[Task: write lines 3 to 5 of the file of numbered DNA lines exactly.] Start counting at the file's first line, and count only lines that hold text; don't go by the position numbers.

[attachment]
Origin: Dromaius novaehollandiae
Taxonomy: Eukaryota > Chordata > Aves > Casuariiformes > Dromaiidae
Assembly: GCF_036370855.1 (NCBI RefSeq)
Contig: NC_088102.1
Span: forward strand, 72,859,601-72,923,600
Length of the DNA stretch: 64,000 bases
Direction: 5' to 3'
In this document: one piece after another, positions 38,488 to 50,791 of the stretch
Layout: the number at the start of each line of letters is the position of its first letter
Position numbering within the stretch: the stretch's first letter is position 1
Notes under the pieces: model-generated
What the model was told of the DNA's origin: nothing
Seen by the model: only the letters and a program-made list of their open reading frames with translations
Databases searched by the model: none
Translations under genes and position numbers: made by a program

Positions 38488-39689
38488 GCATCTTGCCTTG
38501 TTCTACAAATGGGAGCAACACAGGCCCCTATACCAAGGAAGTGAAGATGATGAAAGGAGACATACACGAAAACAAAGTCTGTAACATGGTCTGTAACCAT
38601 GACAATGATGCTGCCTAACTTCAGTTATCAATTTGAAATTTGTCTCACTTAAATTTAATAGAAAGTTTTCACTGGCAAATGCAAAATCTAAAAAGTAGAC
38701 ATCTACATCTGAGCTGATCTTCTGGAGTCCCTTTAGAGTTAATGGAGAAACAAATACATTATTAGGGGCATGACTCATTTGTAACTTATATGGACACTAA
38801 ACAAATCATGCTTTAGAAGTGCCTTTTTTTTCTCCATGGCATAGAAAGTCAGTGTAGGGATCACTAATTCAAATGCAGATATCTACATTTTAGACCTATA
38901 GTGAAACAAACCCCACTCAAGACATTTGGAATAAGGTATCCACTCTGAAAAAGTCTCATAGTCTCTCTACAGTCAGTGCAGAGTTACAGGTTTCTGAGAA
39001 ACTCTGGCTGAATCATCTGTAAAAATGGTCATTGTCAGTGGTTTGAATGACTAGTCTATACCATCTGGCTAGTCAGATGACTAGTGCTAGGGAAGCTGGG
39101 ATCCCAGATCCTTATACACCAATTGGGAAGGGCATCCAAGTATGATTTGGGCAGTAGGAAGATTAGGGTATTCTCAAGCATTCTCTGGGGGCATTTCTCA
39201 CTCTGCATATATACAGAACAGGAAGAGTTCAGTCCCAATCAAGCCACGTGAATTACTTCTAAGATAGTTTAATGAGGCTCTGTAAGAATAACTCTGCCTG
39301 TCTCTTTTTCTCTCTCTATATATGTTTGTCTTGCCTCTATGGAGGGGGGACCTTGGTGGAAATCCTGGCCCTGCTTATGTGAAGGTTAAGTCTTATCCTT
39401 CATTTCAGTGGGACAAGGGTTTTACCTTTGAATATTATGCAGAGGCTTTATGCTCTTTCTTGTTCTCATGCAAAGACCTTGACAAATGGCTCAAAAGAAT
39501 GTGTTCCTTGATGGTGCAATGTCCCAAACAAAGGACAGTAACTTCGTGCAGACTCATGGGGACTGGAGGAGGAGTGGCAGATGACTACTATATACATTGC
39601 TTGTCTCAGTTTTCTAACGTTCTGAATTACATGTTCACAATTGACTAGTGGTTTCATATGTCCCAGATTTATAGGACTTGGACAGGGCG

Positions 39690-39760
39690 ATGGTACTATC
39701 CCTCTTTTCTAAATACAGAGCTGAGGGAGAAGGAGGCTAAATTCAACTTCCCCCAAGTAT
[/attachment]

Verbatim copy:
Assembly: GCF_036370855.1 (NCBI RefSeq)
Contig: NC_088102.1
Span: forward strand, 72,859,601-72,923,600